Civic Holiday

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For the generic term, see Civic holiday.
Civic Holiday
Observed by Canada
Date First Monday in August
2017 date August 7  (2017-08-07)
2018 date August 6  (2018-08-06)
2019 date August 5  (2019-08-05)
2020 date August 3  (2020-08-03)
Frequency annual

Civic Holiday is the most widely used name for a public holiday celebrated in most of Canada on the first Monday in August,[1] though it is only officially known by that term by the governments of Nunavut, the Northwest Territories, and Prince Edward Island. The Civic holiday is recognized as a statutory holiday in those three provinces and territories.

The holiday is known by a variety of names in other provinces and municipalities, including British Columbia Day in British Columbia, New Brunswick Day in New Brunswick, and Saskatchewan Day in Saskatchewan. The holiday is celebrated as Natal Day[2] in Nova Scotia and Terry Fox Day in Manitoba; however, though not a statutory holiday in Nova Scotia, it is in Manitoba.[3]

In 1974 the Government of Alberta, acting through Minister of Culture Dr. Horst A. Schmid, declared the first Monday in August an annual holiday to recognize and celebrate the varied cultural heritage of Albertans, known as Heritage Day.[4] This gave rise in 1976 to the Edmonton Heritage Festival, a three-day celebration of food, dance, and handicrafts of cultures from around the world. Heritage Day has been an "optional" civic holiday, having been downgraded from a statutory holiday following the introduction of Family Day in 1990.[citation needed]

The holiday was renamed Simcoe Day in Toronto effective 1969 in honour of the first Lieutenant-Governor of Upper Canada and the promulgator of the Act Against Slavery,[5][6][7] but a motion at the Ontario Municipal Association to extend the name change across Ontario failed.[7][8] According to a 2005 proclamation this name continues to apply in the present amalgamated city of Toronto.[9] Civic Holiday is now known by one of a number of local appellations such as Colonel By Day in Ottawa, George Hamilton Day in Hamilton, Joseph Brant Day in Burlington, Founders' Day in Brantford, McLaughlin Day in Oshawa, Alexander Mackenzie Day in Sarnia, James Cockburn Day in Cobourg, Peter Robinson Day in Peterborough, and John Galt Day in Guelph, as well as numerous other names in smaller municipalities.[citation needed] When not given a local name, it is often referred to as 'Civic Holiday'.[10] Although a work holiday is given to employees of the federal and many municipal governments,[1] the Government of Ontario has not defined this day as a statutory holiday and it is not mentioned in either Ontario's Employment Standards Act or Retail Business Holidays Act.[11][12] Schools are generally already closed, regardless of the holiday's status, because of summer vacation. The Caribbean Cultural Festival, formerly known as Caribana, is held this holiday weekend in Toronto, coinciding with Emancipation Day.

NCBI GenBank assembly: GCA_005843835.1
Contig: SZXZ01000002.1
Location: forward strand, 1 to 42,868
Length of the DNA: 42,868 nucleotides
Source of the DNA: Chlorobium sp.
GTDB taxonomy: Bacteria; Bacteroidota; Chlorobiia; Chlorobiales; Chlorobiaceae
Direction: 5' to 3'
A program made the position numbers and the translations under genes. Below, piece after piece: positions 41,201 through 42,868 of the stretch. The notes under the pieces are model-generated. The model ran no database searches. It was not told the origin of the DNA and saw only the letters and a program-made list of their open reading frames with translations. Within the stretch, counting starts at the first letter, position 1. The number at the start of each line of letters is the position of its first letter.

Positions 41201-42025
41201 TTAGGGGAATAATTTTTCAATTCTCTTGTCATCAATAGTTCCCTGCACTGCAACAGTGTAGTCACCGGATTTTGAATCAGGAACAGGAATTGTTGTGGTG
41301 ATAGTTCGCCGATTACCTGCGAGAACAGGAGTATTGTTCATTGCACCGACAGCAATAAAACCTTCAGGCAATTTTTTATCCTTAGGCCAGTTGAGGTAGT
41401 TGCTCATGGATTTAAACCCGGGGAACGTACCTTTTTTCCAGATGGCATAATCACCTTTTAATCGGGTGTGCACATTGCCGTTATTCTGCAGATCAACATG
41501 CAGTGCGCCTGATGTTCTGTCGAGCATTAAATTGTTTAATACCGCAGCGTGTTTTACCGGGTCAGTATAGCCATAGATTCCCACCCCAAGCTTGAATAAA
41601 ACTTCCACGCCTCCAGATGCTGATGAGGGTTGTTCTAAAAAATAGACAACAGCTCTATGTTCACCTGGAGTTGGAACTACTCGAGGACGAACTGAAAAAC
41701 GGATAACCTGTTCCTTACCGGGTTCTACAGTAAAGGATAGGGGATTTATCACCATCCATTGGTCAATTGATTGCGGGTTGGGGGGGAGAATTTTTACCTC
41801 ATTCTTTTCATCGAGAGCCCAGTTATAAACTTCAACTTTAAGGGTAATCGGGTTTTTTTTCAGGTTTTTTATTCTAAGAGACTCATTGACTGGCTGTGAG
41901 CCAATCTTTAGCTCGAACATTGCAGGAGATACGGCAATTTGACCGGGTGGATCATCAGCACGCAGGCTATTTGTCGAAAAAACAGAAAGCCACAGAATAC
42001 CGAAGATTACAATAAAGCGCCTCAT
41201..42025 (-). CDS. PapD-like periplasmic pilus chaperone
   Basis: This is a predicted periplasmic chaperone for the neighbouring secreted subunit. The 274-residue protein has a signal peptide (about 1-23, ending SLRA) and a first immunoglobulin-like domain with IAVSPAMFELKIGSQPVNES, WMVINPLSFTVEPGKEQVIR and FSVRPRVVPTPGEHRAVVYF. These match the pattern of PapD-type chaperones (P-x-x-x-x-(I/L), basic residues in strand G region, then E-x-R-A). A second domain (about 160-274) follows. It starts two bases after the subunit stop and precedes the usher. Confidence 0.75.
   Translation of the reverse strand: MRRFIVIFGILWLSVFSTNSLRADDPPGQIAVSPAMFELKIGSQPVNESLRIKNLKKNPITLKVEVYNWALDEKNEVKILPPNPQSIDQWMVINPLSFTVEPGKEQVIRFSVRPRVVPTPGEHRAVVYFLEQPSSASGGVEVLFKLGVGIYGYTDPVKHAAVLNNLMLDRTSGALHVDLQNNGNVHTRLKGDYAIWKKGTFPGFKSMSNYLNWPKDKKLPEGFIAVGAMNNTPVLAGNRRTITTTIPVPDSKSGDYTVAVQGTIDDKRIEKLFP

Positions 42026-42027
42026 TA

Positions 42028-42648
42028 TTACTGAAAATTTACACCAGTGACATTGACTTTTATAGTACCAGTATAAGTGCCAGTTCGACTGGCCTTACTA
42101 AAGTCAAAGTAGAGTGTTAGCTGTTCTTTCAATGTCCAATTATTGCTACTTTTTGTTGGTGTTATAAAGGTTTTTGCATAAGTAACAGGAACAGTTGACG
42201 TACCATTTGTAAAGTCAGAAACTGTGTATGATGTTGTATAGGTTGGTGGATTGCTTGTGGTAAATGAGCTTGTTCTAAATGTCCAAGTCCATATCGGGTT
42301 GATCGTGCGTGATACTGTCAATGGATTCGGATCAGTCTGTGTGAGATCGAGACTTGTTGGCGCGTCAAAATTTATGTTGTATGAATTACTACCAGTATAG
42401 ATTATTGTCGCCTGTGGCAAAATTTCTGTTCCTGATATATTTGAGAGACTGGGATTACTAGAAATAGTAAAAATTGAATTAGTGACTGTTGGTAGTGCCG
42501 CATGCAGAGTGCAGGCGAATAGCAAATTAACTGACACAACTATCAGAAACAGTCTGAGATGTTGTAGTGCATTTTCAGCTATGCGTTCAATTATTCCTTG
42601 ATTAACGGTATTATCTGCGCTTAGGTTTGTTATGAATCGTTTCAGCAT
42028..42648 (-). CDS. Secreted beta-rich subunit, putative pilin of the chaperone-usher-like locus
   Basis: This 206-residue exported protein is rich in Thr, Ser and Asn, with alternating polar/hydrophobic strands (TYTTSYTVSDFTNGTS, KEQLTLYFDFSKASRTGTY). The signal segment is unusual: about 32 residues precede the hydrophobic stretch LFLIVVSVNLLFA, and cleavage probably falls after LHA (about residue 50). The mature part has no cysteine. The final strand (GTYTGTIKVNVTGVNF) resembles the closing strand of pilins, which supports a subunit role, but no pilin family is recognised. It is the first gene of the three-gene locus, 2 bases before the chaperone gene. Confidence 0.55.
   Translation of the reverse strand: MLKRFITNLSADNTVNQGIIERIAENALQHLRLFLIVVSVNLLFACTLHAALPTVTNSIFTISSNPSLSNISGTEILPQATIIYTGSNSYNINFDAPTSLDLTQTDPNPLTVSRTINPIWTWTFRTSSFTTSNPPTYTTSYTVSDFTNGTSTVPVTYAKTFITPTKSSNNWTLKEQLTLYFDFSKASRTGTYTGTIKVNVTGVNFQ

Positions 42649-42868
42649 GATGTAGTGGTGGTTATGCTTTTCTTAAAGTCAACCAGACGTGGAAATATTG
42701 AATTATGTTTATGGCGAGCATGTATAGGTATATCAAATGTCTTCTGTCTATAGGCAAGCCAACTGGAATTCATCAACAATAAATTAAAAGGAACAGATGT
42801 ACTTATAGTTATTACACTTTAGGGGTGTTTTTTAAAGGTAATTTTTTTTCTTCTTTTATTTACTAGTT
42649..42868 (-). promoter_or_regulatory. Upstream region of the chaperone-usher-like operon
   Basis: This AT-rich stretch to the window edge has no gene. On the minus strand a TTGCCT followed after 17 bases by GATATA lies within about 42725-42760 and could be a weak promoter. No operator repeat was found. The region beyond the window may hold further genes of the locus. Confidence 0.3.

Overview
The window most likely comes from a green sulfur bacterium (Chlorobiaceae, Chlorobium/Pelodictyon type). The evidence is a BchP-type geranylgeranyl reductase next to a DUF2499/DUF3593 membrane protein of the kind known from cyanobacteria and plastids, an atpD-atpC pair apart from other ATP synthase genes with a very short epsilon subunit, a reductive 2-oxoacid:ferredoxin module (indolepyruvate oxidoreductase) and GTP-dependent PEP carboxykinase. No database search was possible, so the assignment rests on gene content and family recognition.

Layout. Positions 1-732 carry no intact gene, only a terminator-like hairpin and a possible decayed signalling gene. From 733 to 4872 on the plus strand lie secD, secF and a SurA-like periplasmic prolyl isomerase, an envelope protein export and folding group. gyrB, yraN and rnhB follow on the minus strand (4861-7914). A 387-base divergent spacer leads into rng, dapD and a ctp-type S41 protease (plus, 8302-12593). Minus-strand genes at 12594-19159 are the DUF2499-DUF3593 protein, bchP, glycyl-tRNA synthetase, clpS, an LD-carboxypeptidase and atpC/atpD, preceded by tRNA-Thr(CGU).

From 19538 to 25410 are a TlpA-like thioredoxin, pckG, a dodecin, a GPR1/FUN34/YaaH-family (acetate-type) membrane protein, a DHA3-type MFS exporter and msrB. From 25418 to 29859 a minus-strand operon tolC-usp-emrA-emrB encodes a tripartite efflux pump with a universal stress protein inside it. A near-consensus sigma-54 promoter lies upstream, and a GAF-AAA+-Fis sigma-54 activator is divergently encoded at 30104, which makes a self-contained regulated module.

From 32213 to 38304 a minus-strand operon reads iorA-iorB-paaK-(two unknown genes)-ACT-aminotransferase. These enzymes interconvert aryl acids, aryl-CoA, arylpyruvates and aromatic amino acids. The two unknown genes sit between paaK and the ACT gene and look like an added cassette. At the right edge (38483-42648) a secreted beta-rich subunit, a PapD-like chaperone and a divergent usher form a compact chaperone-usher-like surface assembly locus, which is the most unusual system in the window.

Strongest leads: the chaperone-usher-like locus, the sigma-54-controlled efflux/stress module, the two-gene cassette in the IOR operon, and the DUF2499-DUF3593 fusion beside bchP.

The first Monday in August is not generally observed as a holiday in Quebec, parts of Newfoundland and Labrador, or Yukon, but replacement summer holidays may be observed as follows:

  • Quebec observes Saint-Jean-Baptiste Day on June 24.
  • In Yukon, Discovery Day is observed on the third Monday of August instead, and commemorates the 1896 discovery of gold in the territory and the start of the Klondike Gold Rush.[citation needed]
  • In Newfoundland and Labrador, the Shops Closing Act provides for a civic holiday on the date of the Royal St. John's Regatta (usually the first Wednesday of August) in St. John's, the date of the Harbour Grace Regatta (usually the fourth Saturday in July) in Harbour Grace, and a date fixed by the applicable municipal council in all other municipalities.[13] Several of these communities use the first Monday in August as a civic holiday, while others have not selected any date.

See also


  1. 1.0 1.1 "Holidays in the provinces and territories". Canadian Heritage. 2008-04-21. Retrieved 2008-07-23. 
  2. "Natal Day in Canada". 
  3. "August holiday to be named Terry Fox Day, Manitoba premier says". Global News. July 2014. 
  4. "Heritage Festival Edmonton - The Festival History". Retrieved 2014-08-04. 
  5. "Civic Holiday to be Renamed Simcoe Day". Toronto Daily Star. 1968-12-12. p. 1. 
  6. Bruce West (1969-08-04). "Simcoe's Day". Globe and Mail. p. 17. 
  7. 7.0 7.1 "A holiday with history". Retrieved 2012-10-18. 
  8. "Municipal Group Won't Condemn Regional Rule". Toronto Daily Star. 1968-12-19. p. 11. 
  9. "Proclamation: Simcoe Day". Retrieved 2012-10-18. 
  10. "What’s open/closed on holiday Monday". Retrieved 2014-08-04. 
  11. "Employment Standards Act, 2000". Province of Ontario. S.O. 2000. Retrieved 2008-08-04.  Check date values in: |date= (help)
  12. "Retail Business Holidays Act". Province of Ontario. R.S.O. 1990. Retrieved 2008-08-04.  Check date values in: |date= (help)
  13. Government of Newfoundland and Labrador (2014-11-03). "Public Advisory: 2015 Shop Closing Holidays". Retrieved 2015-08-05.